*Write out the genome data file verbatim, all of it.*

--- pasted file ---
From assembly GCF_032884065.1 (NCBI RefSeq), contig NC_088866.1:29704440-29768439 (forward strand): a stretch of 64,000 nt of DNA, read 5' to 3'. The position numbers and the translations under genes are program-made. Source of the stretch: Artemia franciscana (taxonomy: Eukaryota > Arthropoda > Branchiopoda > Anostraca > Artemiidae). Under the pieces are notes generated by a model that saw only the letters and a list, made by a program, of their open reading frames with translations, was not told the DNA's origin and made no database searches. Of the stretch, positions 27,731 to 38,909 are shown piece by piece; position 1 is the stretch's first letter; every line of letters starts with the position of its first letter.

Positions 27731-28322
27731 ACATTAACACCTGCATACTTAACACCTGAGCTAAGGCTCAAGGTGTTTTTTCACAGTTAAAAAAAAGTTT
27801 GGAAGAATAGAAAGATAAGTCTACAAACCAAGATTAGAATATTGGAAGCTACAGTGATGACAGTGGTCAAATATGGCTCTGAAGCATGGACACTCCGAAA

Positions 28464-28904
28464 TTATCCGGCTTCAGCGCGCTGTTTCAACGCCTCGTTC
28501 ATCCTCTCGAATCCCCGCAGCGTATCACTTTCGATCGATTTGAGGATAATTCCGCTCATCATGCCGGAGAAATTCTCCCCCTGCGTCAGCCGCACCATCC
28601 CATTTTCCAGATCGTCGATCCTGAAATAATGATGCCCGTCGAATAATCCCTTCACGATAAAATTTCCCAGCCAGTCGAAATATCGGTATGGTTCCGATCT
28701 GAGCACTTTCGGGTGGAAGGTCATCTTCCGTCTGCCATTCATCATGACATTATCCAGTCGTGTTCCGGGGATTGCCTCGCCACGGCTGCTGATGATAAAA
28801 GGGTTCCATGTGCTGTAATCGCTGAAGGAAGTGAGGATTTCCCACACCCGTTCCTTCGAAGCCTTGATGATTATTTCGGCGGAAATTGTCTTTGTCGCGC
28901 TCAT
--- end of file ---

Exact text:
From assembly GCF_032884065.1 (NCBI RefSeq), contig NC_088866.1:29704440-29768439 (forward strand): a stretch of 64,000 nt of DNA, read 5' to 3'. The position numbers and the translations under genes are program-made. Source of the stretch: Artemia franciscana (taxonomy: Eukaryota > Arthropoda > Branchiopoda > Anostraca > Artemiidae). Under the pieces are notes generated by a model that saw only the letters and a list, made by a program, of their open reading frames with translations, was not told the DNA's origin and made no database searches. Of the stretch, positions 27,731 to 38,909 are shown piece by piece; position 1 is the stretch's first letter; every line of letters starts with the position of its first letter.

Positions 27731-28322
27731 ACATTAACACCTGCATACTTAACACCTGAGCTAAGGCTCAAGGTGTTTTTTCACAGTTAAAAAAAAGTTT
27801 GGAAGAATAGAAAGATAAGTCTACAAACCAAGATTAGAATATTGGAAGCTACAGTGATGACAGTGGTCAAATATGGCTCTGAAGCATGGACACTCCGAAA

Positions 28464-28904
28464 TTATCCGGCTTCAGCGCGCTGTTTCAACGCCTCGTTC
28501 ATCCTCTCGAATCCCCGCAGCGTATCACTTTCGATCGATTTGAGGATAATTCCGCTCATCATGCCGGAGAAATTCTCCCCCTGCGTCAGCCGCACCATCC
28601 CATTTTCCAGATCGTCGATCCTGAAATAATGATGCCCGTCGAATAATCCCTTCACGATAAAATTTCCCAGCCAGTCGAAATATCGGTATGGTTCCGATCT
28701 GAGCACTTTCGGGTGGAAGGTCATCTTCCGTCTGCCATTCATCATGACATTATCCAGTCGTGTTCCGGGGATTGCCTCGCCACGGCTGCTGATGATAAAA
28801 GGGTTCCATGTGCTGTAATCGCTGAAGGAAGTGAGGATTTCCCACACCCGTTCCTTCGAAGCCTTGATGATTATTTCGGCGGAAATTGTCTTTGTCGCGC
28901 TCAT